A spy chief's intervention in a row over security after Brexit, warnings over legalising cannabis and a minister's call to confiscate mobiles at the school gates lead some of Wednesday's papers.
The Duchess of Sussex also appears on many of the front pages after she made her Ascot debut with Harry.
The head of GCHQ, Britain's communications surveillance agency, made an unprecedented intervention on Tuesday in a dispute with Brussels over intelligence sharing after Brexit, The Times reports.
-- The Times of London (@thetimes) June 19, 2018
Jeremy Fleming said Britain had supplied crucial information to help break up terrorist operations in four European countries in the past year, The Guardian reports.
-- Helena Lee (@BBCHelenaLee) June 19, 2018
The Daily Mail leads with warnings by NHS chief executive Simon Stevens against inadvertently introducing new risks for people by legalising cannabis, after former Conservative leader William Hague suggested the Class B drug could be legalised for recreational use.
-- Daily Mail U.K. (@DailyMailUK) June 19, 2018
And in the Daily Telegraph, Culture Secretary Matt Hancock calls for children to have their mobile phones confiscated at the start of the school day.
-- The Telegraph (@Telegraph) June 19, 2018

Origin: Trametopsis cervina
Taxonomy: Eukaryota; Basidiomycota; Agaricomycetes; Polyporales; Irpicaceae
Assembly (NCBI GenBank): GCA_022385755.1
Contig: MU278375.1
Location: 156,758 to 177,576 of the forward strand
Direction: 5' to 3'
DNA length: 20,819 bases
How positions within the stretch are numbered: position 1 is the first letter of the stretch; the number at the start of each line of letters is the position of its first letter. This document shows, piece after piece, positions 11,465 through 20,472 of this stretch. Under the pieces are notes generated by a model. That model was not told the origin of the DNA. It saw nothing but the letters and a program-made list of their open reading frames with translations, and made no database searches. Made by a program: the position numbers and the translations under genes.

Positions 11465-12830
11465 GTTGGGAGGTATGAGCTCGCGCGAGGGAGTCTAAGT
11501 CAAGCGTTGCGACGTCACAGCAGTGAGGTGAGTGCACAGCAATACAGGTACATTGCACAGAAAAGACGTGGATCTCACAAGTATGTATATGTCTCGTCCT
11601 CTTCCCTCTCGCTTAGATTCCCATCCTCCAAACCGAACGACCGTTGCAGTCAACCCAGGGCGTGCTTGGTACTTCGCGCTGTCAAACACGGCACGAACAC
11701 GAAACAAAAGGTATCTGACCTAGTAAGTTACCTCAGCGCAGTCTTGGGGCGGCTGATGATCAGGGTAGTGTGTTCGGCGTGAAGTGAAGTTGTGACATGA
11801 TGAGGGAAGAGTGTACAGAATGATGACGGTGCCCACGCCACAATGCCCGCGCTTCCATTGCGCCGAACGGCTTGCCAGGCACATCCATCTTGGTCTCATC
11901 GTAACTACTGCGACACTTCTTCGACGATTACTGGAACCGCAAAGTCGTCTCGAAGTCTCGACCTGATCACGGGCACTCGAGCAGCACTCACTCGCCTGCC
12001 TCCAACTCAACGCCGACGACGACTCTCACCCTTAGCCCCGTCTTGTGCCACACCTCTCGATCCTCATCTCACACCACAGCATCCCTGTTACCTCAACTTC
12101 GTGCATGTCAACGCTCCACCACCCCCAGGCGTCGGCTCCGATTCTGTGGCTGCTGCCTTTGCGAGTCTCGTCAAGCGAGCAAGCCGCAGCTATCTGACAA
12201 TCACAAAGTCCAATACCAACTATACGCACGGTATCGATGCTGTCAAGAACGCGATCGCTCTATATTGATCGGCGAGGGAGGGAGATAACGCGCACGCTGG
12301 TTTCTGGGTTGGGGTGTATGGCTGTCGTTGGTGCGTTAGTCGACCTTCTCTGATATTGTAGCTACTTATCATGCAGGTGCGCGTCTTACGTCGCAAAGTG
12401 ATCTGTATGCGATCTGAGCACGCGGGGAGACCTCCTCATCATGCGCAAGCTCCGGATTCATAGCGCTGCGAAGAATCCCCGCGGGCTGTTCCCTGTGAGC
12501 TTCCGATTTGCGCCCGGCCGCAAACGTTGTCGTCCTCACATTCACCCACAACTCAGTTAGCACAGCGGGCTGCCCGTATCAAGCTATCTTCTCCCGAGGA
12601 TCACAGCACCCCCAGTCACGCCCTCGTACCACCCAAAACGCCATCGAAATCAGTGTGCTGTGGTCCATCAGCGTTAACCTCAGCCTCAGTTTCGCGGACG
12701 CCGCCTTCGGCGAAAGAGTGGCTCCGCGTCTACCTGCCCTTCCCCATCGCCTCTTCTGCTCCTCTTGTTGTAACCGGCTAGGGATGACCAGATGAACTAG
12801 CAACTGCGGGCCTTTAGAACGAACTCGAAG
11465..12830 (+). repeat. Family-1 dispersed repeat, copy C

In other news, the Financial Times says increasing acrimony between the US and China over trade has led to a sharp sell-off in Chinese shares, affecting global markets.
-- Financial Times (@FinancialTimes) June 19, 2018
The i says a Europe-wide shortage of carbon dioxide gas could affect the production of beer and soft drinks.
-- i newspaper (@theipaper) June 19, 2018
Former health minister Norman Lamb has claimed government officials tried to avoid an inquiry into the suspicious deaths of 833 patients at a hospital, The Independent reports.
-- The Independent (@Independent) June 19, 2018
The Sun says 21.3 million people watched England beat Tunisia 2-1 in their World Cup opener, outstripping the wedding of the Duke and Duchess of Sussex.
-- The Sun (@TheSun) June 19, 2018
And the Daily Express says figures suggest around 23 million people will need to keep working beyond retirement age due to the cost of living and low returns on savings.